Lindenmayer Systems

Alasdair McAndrew

College of Engineering and Science
Victoria University,
Melbourne, Australia

December, 2017

What is a Lindenmayer system?

  • Designed to explore organic growth
  • Creates complex shapes from simple rules
  • For example, with the rules: \[ \Rule{0em}{3ex}{1.3ex}\color{blue}{0\rightarrow 1},\qquad\color{red}{1\rightarrow 01} \] we have this string transformation: \[ \Rule{0em}{2.7ex}{1ex}01101=\color{blue}{0}\;\color{red}{1\;1}\;\color{blue}{0}\;\color{red}{1} \longrightarrow\color{blue}{1}\;\color{red}{01\;01}\;\color{blue}{1}\;\color{red}{01}=10101101 \]
  • All operations take place simultaneously
  • L-systems are term-rewriting systems

Fractals: real…


All these lovely fractal trees in the city of Melbourne, Australia, in the winter.

Fractals are everywhere

Once you start looking, you can't stop seeing them



Fractals: manufactured…


These are all examples from The Algorithmic Beauty of Plants by Aristid Lindenmayer and Przemysław Prusinkiewicz, available at

Turning strings of symbols into pictures

  • Sets of rules describe how one string of symbols will be expanded to a new string
  • Each symbol corresponds to a turtle graphics instruction:
    • F: Move forward
    • -: Turn left
    • +: Turn right
    • [: Memorize current position and heading
    • ]: Move to most recently memorized position and heading

An example

For example, this sequence of symbols:


has this output:

We can clearly alter the output by changing the angle of the turns, and the length of the move forward.

In this example, the angle is 26°


How turtle graphics works

This shows how the turtle draws a path with branches:


More on turtle graphics

It's all done from the point of view of the turtle. A side of Koch's snowflake can be computed by the rules:

  • Start: F
  • Modify: FF+F--F+F (with turns of 60°)
  • At every further step, each F is replaced by the string F+F--F+F
  • The second iteration produces

    F+F--F+F+F+F--F+F -- F+F--F+F+F+F--F+F

  • The third iteration produces:

    F+F--F+F + F+F--F+F -- F+F--F+F + F+F--F+F+ F+F--F+F + F+F--F+F -- F+F--F+F + F+F--F+F -- F+F--F+F + F+F--F+F -- F+F--F+F + F+F--F+F+ F+F--F+F + F+F--F+F -- F+F--F+F + F+F--F+F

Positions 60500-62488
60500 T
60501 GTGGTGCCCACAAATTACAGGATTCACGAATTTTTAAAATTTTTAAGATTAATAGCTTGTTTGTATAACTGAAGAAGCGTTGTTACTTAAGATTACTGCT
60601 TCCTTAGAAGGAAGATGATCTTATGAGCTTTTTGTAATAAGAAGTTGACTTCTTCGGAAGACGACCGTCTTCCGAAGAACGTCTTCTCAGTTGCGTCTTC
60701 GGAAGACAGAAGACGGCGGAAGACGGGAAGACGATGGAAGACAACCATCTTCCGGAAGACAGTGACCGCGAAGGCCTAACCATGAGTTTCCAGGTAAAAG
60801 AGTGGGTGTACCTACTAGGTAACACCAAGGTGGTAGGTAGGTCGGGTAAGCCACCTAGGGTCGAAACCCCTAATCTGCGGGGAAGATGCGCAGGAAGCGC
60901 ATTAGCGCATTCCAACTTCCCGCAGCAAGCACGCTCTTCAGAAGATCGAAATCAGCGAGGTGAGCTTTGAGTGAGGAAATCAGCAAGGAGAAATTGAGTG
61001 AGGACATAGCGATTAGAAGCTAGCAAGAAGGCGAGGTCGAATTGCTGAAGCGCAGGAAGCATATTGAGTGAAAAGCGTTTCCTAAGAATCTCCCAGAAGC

• and so on…

Turtle graphics with pictures!

First iteration: 

Second iteration: 

Third iteration: 

Fourth iteration: 


Some mathematics

Remember the F \(\rightarrow\) F+F--F+F iteration? How many symbols are in the \(n\)th string?

Let \(f_n\) be the number of F's, and \(k_n\) be the number of other symbols in the \(n\)th string. We have:

\begin{eqnarray*} f_{n+1}&=&4f_n,\quad f_1=4\\ k_{n+1}&=&4f_n+k_{n-1},\quad k_1=4 \end{eqnarray*}

It follows immediately that \[ f_n=4^n\mbox{ and }k_n=4+4^2+4^3+\cdots+4^n=\frac{4}{3}(4^n-1). \] The total length is thus \[ f_n+k_n=4^n+\frac{4}{3}(4^n-1)=\frac{1}{3}(7(4^n)-4). \]

The fractal plant in modern languages: Racket

Racket is a modern lisp; descended from Scheme.

;;   F -> F[+F]F[-F]F

(require furtle) ;; furtle is a simple but fast turtle graphics library
(: ltree_b (-> Real Real Real TurtleF))  ;; typed Racket so must declare types
(define (ltree level size angle)
  (if (= level 0)
      (turtles (forward size))
      (turtles (ltree (- level 1) (/ size 3) angle)               ; F
	       (save)                                             ; [
	       (left angle) (ltree (- level 1) (/ size 3) angle)  ; +F
	       (restore)                                          ; ]
	       (ltree (- level 1) (/ size 3) angle)               ; F 
	       (save)                                             ; [
	       (right angle) (ltree (- level 1) (/ size 3) angle) ; -F
	       (restore)                                          ; ]
	       (ltree (- level 1) (/ size 3) angle))))            ; F

The fractal plant in modern languages: Python

import turtle as t  # "turtle" is a turtle graphics module

# Lindenmayer system (a) from ABOP figure 1.24(a), p 25
def edgetree(level, size, angle):
    if (level==0):
	edgetree(level-1, size/3, angle)
	edgetree(level-1, size/3, angle)
	edgetree(level-1, size/3, angle)
	edgetree(level-1, size/3, angle)
	edgetree(level-1, size/3, angle)

A couple of pictures:

F \(\rightarrow\) FF-[-F+F+F]+[+F-F-F]


F \(\rightarrow\) FF[+F][--FF][-F+F]


Some more mathematics

Fractal dimension can be defined by the "box-counting measure":

Suppose our picture is subdivided into boxes of size \(b\), and \(N(b)\) boxes are needed to cover the shape. Its dimension can be defined as \[ \lim_{b\to 0}\frac{\log(N(b))}{\log(1/b)}. \] For example, take a curve of length \(k\). As \(b\to 0\), we would find that \[ N(b)\to \frac{k}{b}. \] Thus \[ \lim_{b\to 0}\frac{\log(N(b))}{\log(1/b)}=\lim_{b\to 0}\frac{\log(k/b)}{\log(1/b)} =\lim_{b\to 0}1-\frac{\log(k)}{\log(b)}=1. \] In general a fractal will have a non-integer dimension between 1 and 2.

Some concluding remarks

  • Lindenmayer systems provide a neat, elegant and simple way to explore fractal geometry…
  • … and to explore natural shapes such as plants
  • Fractals are everywhere in the world
  • Their mathematics is subtle, interesting, and beautiful
  • A wonderful mixture of mathematics, computing, algebra, and graphics
  • Thank you all!

Created by Alasdair